Eleven leaders of the U.S. Communist Party are convicted and jailed.

The Internal Security Act, also known as the McCarran-Wood Act, forces members of the American Communist Party to register with the attorney general, and makes it illegal to conceal one’s membership in the Communist Party or other like-minded organizations.

Senator Joe McCarthy claims he has a list of Communists who are secretly working in the U.S. State Department.

U.S. Congress passes the McCarran Internal Security Act, requiring all Communists and Communist organizations to register with the federal government. The act passes despite a veto from President Truman, who says it “would make a mockery of our Bill of Rights.”

In Dennis v. United States, the U.S. Supreme Court upholds the convictions of twelve Communist Party members convicted under the Smith Act of 1940. The Court finds that the Smith Act is not in undue conflict with the First Amendment.

California adds section 3 to Article Twenty of the California constitution, creating a loyalty oath and communist renouncement pledge for all state employees.

President Truman seizes steel mills to prevent a 600,000-person strike led by John Lewis, chairman of the Congress of Industrial Organizations (CIO).

In Burstyn v. Wilson, the U.S. Supreme Court, for the first time, finds that motion pictures are included within the free-speech and free-press guaranty of the First Amendment.

In Brown v. Board of Education, the U.S. Supreme Court rules that the doctrine of separate but equal is unconstitutional, ending segregation in public education.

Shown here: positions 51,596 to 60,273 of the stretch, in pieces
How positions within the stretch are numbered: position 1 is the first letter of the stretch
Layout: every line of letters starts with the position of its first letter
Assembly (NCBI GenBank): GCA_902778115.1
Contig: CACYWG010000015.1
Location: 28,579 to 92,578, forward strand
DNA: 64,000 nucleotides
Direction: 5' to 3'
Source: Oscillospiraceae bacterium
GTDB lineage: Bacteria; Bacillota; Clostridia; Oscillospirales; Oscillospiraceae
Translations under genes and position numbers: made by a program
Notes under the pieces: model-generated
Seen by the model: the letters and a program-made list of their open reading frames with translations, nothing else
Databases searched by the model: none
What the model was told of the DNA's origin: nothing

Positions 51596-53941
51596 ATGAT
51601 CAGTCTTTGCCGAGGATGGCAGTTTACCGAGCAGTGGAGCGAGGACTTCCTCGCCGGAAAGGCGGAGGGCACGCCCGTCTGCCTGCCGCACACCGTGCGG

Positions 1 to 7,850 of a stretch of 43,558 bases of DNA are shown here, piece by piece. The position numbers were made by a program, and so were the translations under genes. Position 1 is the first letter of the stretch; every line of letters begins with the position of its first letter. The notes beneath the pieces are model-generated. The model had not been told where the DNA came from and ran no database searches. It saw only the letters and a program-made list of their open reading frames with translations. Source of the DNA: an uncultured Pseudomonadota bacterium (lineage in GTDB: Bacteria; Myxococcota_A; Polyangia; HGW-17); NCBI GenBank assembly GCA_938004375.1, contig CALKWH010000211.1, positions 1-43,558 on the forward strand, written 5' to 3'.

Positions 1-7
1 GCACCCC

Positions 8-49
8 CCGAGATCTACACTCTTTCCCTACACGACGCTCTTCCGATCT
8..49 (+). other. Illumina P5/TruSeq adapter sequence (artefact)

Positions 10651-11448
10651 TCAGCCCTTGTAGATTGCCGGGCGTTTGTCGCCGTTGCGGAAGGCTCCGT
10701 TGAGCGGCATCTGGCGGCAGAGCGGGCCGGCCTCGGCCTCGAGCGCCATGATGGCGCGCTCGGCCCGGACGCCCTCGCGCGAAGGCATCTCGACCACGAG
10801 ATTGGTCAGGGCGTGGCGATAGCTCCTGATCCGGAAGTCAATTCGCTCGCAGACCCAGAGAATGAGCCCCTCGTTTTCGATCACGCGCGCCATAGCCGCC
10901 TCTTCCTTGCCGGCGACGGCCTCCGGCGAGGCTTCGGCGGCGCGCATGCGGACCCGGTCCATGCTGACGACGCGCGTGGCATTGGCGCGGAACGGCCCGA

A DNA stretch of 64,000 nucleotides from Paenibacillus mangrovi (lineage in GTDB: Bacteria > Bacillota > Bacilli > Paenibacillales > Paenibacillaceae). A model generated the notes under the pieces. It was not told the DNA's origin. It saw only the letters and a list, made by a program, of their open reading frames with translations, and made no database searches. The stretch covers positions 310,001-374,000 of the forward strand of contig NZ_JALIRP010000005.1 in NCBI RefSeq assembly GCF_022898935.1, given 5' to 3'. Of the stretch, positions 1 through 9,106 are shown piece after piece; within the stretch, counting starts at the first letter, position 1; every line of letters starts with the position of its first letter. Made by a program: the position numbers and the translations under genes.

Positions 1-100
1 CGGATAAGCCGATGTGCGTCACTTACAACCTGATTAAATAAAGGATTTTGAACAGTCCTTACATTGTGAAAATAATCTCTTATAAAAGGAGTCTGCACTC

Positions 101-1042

The U.S. Congress adds the words “under God” to the Pledge of Allegiance, as a counter to the ‘godlessness’ of communist nations.

The U.S. Senate passes Resolution 301, censuring Senator Joe McCarthy for “bring[ing] the Senate into dishonor and disrepute, obstruct[ing] the constitutional processes of the Senate, and impair[ing] its dignity.”

African Americans protest the segregated bus system in Montgomery, Alabama, after Rosa Parks refuses to give up her seat to a white passenger.

In Roth v. United States, the U.S. Supreme Court determines that “obscenity is not within the area of constitutionally protected speech or press.” The Court defines obscenity as “material which deals with sex in a manner appealing to prurient interest.”

In NAACP v. Alabama, the U.S. Supreme Court allows the NAACP of Alabama to withhold its membership list from Alabama lawmakers. The Court cites the NAACP members’ rights of association.

In Barenblatt v. United States, the U.S. Supreme Court upholds the conviction of a college professor who refuses, on First Amendment grounds, to answer questions before the House Un-American Activities Committee.

Four students stage a sit-in protest at a lunch counter in Greensboro, North Carolina. Before long, similar protests occur across the South.

In Engel v. Vitale, the U.S. Supreme Court rules that a state-composed, nondenominational prayer violates the establishment clause of the First Amendment.

James Meredith, an African American, attempts to integrate the University of Mississippi. Riots ensue as a result.

In Sherbert v. Verner, the U.S. Supreme Court finds that a South Carolina policy denying unemployment compensation to a Seventh Day Adventist refusing to work on Saturdays is in violation of the free exercise clause of the First Amendment.

Alabama Governor George Wallace stands on the steps at the University of Alabama to prevent the entrance of students.